The 29 Points of Tea: The Ultimate Tea Quiz

How much do you really know about tea? There is plenty of information on the subject, but for those who aspire to be official experts, the following questions, quizzes and queries about tea might serve as a primer of sorts. Then again, if you look at everything here and get the “been there, done that” feeling, maybe you’re already a tea professional. See how many answers you can come up with, without having to look anything up or ask anyone. Official score interpretations, answers, and comments are at bottom. Good luck. May the tea be with you.

The 29-Point Tea Quiz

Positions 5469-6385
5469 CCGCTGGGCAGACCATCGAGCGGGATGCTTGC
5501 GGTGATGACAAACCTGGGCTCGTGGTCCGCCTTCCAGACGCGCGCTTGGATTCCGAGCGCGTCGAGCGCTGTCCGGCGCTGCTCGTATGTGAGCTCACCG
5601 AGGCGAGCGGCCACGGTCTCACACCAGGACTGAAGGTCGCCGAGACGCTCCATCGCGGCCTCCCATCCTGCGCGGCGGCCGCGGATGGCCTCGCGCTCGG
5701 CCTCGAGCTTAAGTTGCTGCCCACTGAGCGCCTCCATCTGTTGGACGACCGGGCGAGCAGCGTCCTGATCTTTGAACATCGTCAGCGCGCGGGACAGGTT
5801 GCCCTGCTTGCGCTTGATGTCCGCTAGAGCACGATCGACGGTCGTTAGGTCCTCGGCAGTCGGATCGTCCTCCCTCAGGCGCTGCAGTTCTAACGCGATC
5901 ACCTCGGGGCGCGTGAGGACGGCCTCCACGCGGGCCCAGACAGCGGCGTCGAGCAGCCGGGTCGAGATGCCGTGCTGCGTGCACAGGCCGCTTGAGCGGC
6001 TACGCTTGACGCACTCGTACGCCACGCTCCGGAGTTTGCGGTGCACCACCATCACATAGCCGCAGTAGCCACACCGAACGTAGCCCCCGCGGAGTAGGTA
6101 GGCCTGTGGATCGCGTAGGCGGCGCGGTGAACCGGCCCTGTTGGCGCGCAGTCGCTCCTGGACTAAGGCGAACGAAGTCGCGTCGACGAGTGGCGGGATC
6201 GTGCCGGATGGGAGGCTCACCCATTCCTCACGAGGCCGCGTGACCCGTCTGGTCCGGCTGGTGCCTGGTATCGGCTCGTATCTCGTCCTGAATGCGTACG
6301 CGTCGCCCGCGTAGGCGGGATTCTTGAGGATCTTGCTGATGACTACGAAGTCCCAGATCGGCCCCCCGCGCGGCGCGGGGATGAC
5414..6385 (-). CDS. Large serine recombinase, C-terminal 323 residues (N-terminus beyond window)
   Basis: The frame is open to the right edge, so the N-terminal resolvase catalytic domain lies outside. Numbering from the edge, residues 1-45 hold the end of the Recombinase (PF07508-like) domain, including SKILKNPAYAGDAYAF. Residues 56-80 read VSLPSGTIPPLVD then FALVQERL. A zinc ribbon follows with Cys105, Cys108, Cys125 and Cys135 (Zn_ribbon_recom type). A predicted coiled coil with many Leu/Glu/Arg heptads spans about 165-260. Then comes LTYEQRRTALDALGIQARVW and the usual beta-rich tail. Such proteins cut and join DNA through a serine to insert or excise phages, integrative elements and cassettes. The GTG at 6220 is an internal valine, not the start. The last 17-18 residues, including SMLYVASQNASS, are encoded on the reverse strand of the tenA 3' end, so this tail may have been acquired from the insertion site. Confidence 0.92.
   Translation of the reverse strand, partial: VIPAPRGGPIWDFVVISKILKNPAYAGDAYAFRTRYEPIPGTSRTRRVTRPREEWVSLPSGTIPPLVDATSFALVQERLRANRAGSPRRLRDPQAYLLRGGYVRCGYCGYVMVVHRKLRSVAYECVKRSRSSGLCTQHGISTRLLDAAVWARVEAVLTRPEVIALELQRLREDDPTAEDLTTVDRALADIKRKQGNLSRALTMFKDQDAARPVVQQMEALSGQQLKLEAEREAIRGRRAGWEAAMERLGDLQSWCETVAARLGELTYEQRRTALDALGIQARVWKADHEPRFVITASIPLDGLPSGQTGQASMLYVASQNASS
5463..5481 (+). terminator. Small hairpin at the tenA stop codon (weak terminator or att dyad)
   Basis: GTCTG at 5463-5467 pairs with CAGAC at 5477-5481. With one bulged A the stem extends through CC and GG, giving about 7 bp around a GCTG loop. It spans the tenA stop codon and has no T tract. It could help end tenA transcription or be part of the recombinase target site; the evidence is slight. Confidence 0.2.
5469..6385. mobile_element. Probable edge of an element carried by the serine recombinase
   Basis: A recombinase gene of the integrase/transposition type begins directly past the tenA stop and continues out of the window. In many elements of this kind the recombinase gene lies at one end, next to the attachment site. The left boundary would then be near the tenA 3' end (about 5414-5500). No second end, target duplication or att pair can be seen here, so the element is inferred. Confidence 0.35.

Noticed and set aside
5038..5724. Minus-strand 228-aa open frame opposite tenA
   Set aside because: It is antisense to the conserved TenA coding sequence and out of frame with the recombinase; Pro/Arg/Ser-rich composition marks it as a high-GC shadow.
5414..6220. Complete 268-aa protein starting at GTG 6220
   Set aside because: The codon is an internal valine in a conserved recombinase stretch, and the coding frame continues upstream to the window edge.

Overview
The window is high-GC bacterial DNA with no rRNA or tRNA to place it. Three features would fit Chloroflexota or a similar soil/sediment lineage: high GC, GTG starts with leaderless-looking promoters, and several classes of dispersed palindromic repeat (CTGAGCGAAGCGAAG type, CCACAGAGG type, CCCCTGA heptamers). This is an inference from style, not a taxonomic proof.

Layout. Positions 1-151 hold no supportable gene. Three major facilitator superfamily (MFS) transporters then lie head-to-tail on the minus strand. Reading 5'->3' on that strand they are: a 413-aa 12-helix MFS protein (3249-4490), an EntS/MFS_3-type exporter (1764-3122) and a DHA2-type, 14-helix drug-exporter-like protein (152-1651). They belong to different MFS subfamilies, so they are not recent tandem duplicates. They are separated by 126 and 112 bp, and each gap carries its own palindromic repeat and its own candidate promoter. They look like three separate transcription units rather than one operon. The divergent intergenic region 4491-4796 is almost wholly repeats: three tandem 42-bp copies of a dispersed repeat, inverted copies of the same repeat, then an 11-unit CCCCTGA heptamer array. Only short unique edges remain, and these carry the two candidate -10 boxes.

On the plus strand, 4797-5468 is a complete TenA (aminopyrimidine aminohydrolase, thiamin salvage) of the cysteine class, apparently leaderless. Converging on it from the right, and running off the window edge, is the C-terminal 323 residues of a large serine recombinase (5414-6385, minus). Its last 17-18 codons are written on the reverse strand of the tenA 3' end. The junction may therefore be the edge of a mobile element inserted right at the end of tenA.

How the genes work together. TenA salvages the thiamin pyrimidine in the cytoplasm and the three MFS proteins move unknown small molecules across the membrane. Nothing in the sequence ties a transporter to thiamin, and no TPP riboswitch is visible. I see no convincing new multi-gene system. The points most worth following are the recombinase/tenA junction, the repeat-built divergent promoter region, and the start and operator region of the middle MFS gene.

What pop culture figure (hint: think Star Trek) preferred Earl Grey tea, hot?

Take this 13-question quiz about tea at the Web MD website and record your score.

What is the Latin name for the plant from which matcha tea is derived? (Actually, almost every tea comes from this plant).

True or false: Tea tree oil is a concentrated form of tea.

True or false: Technically speaking, so-called “herbal tea” is not, in fact, tea.

What is the name of the metal container in which tea is prepared in Russia?

In Morocco, who is expected to pour tea in a formal setting, men or women?

Tea is the _____________ most consumed beverage in the world.(first, second, third, fourth, fifth, or sixth)

Tea plants require about how many inches of rain per year? (10,20,30,40,50)

About how many cups of tea can be brewed from one pound of tea leaves? (50,100, 150, 200, 250, 300, 350, 400)

___________ tea accounts for about three-quarters of all tea consumed on earth (black, green, yellow, white, oolong, matcha green tea)